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Thurston County, Washington

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Public Works

Photo of Thurston staff at Waste Less Food booth


Impacts of Wasting Food


  • The average American household wastes about 25 percent of the food they buy. Yet most people don't think they toss that much.
  • The average family throws out $130 worth of food every month.
  • In the United States, $165 billion annually is wasted on groceries that don't get eaten, while another $750 million is spent landfilling the wasted food.


  • One in six Americans lacks a secure supply of food.
  • Reducing food loss in this country by just 15 percent could help feed more than 25 million Americans every year.
  • The United Nations recently published a report stressing that reduction of food waste could be a major player in worldwide efforts to feed a growing world population.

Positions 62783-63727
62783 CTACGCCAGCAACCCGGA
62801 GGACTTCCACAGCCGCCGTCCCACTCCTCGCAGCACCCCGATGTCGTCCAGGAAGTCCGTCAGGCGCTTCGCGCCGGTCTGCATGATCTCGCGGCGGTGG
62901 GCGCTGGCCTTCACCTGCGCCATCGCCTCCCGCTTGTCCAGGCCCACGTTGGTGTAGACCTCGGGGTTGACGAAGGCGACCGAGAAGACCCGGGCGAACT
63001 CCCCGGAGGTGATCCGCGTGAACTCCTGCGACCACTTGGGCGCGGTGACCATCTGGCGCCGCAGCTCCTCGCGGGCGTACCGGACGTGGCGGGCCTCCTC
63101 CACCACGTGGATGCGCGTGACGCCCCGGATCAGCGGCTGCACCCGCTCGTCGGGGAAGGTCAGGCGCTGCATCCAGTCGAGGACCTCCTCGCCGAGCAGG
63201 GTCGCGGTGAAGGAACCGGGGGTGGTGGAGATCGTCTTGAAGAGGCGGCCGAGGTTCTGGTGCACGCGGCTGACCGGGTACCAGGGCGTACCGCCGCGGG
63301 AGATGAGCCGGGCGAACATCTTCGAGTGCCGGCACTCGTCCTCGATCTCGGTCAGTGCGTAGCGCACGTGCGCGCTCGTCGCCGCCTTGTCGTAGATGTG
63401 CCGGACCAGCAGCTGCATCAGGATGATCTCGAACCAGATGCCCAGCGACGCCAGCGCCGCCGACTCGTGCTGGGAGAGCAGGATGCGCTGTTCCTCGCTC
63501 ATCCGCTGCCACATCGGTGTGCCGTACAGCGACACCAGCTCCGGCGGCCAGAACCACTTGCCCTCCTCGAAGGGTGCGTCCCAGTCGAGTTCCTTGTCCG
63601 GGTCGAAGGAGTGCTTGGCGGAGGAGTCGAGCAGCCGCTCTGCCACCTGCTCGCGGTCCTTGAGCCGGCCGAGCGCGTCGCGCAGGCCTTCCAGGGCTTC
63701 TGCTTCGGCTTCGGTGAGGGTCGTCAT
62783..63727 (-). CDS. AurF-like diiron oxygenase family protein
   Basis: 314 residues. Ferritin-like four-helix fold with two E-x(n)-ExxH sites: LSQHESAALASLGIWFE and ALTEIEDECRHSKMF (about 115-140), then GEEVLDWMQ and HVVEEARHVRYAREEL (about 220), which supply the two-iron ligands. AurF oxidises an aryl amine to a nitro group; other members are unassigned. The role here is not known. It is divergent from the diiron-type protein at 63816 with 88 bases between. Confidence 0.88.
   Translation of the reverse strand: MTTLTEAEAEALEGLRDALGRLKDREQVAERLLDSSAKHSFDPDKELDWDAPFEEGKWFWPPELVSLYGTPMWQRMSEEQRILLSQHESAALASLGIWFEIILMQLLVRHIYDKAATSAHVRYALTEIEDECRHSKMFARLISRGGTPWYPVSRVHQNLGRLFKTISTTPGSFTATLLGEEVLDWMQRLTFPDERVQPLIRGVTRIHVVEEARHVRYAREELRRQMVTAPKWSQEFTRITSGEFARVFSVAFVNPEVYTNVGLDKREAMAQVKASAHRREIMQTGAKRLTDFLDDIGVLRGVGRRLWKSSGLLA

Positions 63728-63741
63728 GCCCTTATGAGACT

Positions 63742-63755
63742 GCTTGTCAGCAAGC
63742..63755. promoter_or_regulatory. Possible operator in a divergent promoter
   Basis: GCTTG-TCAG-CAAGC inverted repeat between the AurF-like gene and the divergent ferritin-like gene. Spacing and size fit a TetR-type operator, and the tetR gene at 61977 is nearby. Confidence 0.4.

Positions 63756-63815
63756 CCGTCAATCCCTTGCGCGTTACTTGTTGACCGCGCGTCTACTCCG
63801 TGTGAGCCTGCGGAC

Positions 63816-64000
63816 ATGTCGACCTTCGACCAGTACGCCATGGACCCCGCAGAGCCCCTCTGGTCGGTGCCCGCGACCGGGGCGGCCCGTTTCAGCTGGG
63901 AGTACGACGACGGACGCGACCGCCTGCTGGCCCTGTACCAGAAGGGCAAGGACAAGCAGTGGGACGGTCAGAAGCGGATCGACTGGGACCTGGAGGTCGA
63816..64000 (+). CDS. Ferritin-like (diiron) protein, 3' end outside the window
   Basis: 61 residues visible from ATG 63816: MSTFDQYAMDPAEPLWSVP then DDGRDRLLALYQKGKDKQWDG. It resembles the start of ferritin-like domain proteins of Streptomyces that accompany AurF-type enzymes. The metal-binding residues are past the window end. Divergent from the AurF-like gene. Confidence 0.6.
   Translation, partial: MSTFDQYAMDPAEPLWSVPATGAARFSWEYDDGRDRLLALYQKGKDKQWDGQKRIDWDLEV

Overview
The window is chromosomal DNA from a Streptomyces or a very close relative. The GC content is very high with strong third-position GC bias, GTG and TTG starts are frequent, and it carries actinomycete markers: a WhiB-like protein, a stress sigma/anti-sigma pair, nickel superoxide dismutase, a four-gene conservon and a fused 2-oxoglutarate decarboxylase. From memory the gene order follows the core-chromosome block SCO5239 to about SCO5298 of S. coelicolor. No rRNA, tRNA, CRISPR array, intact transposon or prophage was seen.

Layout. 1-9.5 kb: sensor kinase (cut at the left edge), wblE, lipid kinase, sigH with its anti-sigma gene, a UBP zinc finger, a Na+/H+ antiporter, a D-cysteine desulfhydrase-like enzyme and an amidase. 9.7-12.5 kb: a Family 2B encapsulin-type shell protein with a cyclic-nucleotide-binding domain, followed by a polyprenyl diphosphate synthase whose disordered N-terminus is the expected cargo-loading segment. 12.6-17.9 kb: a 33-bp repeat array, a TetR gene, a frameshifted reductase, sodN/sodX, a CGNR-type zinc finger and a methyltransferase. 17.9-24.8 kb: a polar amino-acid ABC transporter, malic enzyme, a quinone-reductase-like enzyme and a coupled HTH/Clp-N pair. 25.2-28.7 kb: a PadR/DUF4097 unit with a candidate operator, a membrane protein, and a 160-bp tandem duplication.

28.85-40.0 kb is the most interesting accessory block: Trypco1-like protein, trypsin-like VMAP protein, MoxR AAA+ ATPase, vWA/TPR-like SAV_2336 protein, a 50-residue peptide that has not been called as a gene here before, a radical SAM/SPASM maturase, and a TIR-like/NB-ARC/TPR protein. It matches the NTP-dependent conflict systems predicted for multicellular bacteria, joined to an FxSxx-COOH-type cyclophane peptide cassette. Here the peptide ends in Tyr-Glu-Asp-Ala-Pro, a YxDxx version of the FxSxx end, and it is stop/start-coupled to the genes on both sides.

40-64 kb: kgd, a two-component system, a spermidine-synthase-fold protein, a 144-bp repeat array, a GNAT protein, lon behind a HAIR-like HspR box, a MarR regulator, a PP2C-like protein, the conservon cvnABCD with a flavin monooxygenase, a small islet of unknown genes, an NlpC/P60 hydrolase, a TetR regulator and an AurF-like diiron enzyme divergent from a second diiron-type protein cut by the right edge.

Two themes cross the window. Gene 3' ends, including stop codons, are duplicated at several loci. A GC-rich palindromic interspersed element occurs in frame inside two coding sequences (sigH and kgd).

• Just one pound of beef requires 1,848 gallons of water and 16 pounds of grain to produce. When we waste food, we also waste the resources it took to produce that food.
  • Organic matter (including food waste) in landfills accounts for 16 percent of methane emissions in the United States.
  • Eighty percent of the freshwater used in the United States goes toward getting food to our tables.

What you need to know about product dating

In the United States, it is estimated that up to 20 percent of household food waste is caused by confusion about dates on product labels. This is because many consumers believe these dates are linked to food safety. Not so! There is no uniform or universally accepted system used for food dating in that United States to indicate "expiration." In fact, the only product dating that is federally regulated is for infant formula.

Types of dates*

  • A "Sell-By" date tells the store how long to display the product for sale. You should buy the product before the date expires.
  • A "Best if Used By (or Before)" date is recommended for best flavor or quality. It is not a purchase or food safety date. 
  • A "Use-By" date is the last date recommended for the use of the product while at peak quality. The date has been determined by the manufacturer of the product.